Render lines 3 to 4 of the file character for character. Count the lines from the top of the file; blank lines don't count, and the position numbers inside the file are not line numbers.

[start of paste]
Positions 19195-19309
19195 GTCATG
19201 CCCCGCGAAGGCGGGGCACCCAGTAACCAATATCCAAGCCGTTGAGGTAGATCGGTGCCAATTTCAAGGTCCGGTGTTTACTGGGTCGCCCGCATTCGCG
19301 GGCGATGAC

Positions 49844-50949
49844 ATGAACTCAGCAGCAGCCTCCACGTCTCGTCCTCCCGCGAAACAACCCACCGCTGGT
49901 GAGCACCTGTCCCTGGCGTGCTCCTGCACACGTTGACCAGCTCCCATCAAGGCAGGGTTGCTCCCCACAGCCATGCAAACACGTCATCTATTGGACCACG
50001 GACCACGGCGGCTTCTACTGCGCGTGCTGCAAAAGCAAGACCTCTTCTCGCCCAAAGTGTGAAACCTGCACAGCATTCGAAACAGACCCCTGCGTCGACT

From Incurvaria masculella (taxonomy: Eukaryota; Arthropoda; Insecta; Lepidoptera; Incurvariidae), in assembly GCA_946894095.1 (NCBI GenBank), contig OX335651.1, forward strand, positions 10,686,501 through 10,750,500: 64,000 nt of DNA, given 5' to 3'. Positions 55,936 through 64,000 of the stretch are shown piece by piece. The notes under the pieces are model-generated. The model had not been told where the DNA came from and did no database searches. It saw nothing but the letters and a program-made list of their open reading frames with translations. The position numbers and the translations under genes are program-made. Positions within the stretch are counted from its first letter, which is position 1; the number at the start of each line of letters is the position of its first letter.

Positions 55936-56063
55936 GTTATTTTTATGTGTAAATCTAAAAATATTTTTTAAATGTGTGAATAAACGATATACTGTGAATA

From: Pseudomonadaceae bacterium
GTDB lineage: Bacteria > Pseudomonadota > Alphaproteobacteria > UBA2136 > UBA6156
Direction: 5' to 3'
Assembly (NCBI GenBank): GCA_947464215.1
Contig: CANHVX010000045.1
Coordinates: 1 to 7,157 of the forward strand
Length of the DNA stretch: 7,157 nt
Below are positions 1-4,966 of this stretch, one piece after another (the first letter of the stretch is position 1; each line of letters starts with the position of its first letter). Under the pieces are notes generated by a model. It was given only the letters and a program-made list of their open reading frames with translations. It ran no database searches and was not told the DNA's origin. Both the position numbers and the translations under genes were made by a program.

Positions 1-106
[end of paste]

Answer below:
19201 CCCCGCGAAGGCGGGGCACCCAGTAACCAATATCCAAGCCGTTGAGGTAGATCGGTGCCAATTTCAAGGTCCGGTGTTTACTGGGTCGCCCGCATTCGCG
19301 GGCGATGAC